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CARNAROLI RICE CULTIVATION
The Carnaroli rice cultivation area has always been rather limited; the appreciation and demand of the market, on the other hand, are high.
In Italy, Carnaroli rice is grown on an area of about 9,700 hectares, concentrated mainly in the Pavese (almost 25%), in Lomellina (21.5%) and in the province of Vercelli (12.6%). Then we find the province of Milan (10.6%), the Po Delta (6.5%), the province of Novara (6.2%), the province of Verona (5.2%). The rest of Italy counts for 12.4%
CARNAROLI CULINARY USES: WHAT IS CARNAROLI RICE USED FOR?
Carnaroli rice is characterized by high percentage of amylose, low stickiness, excellent resistance to cooking and good absorption capacity.
Despite the fact that the Carnaroli is rather dated, these characteristics make it an excellent rice for risotto.
The uses of Carnaroli rice in the kitchen are however many: it is suitable for example with side dishes and rice salads. Also try to pair it simply with Parmigiano Reggiano and a little evoo.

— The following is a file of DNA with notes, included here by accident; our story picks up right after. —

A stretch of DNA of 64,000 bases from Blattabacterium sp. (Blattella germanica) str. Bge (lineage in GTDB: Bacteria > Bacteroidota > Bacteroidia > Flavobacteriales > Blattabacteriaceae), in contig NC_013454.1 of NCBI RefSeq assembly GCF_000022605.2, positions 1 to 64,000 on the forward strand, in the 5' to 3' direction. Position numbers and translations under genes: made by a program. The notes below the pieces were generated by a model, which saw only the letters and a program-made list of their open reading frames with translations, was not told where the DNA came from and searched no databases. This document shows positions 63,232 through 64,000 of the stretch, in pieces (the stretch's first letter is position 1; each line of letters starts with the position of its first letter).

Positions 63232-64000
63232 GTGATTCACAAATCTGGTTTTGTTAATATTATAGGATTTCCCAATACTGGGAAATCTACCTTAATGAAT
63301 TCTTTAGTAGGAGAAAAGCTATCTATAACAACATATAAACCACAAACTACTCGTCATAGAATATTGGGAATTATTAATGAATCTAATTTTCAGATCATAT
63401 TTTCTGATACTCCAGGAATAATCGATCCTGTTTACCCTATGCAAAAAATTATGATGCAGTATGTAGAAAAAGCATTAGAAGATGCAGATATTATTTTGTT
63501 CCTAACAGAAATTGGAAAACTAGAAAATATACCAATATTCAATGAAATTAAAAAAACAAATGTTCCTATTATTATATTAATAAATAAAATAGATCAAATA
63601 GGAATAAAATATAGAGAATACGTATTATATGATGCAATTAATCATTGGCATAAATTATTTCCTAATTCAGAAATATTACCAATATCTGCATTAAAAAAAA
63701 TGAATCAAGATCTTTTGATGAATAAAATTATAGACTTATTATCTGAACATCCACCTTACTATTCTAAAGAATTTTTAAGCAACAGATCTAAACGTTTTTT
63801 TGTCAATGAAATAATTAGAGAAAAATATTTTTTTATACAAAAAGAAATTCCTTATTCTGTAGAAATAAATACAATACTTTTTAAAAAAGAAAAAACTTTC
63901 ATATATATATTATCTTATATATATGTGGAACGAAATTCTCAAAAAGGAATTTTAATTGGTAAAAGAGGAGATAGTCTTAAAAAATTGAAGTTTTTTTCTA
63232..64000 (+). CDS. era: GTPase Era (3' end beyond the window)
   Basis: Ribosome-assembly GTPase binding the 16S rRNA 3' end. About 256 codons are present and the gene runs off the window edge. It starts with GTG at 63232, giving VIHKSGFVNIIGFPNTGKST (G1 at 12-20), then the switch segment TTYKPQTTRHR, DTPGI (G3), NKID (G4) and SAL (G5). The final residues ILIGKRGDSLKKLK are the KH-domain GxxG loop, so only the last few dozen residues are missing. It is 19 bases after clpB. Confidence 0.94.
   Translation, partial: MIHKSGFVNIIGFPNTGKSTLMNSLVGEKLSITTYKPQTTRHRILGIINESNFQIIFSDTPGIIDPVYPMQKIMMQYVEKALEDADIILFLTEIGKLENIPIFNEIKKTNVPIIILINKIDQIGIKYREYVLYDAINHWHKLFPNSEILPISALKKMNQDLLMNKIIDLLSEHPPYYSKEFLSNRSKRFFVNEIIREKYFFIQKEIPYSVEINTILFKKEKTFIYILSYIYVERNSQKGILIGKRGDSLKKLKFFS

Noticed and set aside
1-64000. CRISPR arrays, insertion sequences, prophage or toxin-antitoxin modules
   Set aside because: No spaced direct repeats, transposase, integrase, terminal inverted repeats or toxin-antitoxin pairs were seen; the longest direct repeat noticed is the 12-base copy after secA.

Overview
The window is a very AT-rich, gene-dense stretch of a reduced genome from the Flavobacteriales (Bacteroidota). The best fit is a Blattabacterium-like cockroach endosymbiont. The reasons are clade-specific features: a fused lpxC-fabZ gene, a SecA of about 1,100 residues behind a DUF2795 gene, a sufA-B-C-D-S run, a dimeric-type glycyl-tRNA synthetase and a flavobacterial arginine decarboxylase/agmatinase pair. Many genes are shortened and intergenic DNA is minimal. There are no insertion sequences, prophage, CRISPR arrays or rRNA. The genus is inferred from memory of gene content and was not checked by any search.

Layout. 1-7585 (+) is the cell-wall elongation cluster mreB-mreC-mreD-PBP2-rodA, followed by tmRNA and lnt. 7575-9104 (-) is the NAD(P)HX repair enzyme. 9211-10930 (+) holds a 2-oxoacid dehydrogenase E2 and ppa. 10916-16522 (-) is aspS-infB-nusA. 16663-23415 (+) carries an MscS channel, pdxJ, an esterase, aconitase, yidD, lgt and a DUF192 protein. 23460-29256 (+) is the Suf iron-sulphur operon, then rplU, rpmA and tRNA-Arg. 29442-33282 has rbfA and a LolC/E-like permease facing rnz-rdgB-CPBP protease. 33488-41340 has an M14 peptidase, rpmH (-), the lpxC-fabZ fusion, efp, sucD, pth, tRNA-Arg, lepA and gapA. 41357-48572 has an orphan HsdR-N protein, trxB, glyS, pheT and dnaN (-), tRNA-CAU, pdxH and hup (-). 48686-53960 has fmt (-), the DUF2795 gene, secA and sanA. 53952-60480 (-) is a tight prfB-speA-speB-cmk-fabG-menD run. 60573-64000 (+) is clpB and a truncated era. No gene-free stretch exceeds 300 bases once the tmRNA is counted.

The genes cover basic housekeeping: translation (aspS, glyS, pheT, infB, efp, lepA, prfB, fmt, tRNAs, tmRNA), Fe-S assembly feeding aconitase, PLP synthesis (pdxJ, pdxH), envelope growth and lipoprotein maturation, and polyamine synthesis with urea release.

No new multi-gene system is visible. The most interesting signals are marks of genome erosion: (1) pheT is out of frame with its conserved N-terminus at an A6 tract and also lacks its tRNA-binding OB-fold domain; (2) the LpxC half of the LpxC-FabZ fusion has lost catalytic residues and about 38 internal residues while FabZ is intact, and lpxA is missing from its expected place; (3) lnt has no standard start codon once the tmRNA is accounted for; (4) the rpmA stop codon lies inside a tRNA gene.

The use of Carnaroli is not recommended in desserts, because of the lack of stickiness.
IS CARNAROLI CHE BEST RICE FOR RISOTTO?
Carnaroli is often referred to as the best rice for risotto, and the preferred choice of some top risotto chefs.
Among the best rice varieties to make risotto we find Vialone Nano, which, despite the small size of the grain, has similar characteristics to Carnaroli in terms of consistency and stickiness, and Arborio.
Is Carnaroli the best risotto rice? We’ll try to understand something more about by comparing Carnaroli rice with Arborio rice.
What is the difference between Arborio rice and Carnaroli rice?
Carnaroli is not the only rice that can be used to prepare a good risotto, but according to some it is the best.
Let’s see its characteristics with respect to the characteristics of Aroborio rice.